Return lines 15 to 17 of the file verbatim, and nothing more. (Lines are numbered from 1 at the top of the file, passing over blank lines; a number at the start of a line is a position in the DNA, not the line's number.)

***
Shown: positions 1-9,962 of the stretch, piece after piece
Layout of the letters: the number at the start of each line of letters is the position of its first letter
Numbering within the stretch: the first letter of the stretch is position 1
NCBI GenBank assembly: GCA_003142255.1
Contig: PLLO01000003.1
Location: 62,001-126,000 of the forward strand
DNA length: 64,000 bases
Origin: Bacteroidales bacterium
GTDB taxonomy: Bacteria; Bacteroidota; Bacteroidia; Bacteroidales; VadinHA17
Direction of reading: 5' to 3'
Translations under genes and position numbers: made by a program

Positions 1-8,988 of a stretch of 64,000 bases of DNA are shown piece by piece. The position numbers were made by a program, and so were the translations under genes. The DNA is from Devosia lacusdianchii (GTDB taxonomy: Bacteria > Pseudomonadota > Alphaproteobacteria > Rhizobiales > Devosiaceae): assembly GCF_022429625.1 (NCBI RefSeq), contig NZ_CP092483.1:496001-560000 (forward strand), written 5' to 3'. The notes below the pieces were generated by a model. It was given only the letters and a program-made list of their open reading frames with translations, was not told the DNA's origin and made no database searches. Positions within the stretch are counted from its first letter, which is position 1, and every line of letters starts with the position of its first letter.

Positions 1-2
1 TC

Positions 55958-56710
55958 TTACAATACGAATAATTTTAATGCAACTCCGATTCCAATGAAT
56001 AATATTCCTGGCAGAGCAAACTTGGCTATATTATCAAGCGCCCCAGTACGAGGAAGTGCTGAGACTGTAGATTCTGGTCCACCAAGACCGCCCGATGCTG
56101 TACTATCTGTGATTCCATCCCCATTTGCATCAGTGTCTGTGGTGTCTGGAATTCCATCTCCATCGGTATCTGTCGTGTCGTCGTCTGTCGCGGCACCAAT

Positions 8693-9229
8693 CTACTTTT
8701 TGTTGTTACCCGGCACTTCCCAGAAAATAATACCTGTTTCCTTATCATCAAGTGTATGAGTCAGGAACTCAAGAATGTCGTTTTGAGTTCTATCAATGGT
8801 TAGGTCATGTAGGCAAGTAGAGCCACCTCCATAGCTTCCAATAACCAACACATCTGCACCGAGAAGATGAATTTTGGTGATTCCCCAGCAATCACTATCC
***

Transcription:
Positions 55958-56710
55958 TTACAATACGAATAATTTTAATGCAACTCCGATTCCAATGAAT
56001 AATATTCCTGGCAGAGCAAACTTGGCTATATTATCAAGCGCCCCAGTACGAGGAAGTGCTGAGACTGTAGATTCTGGTCCACCAAGACCGCCCGATGCTG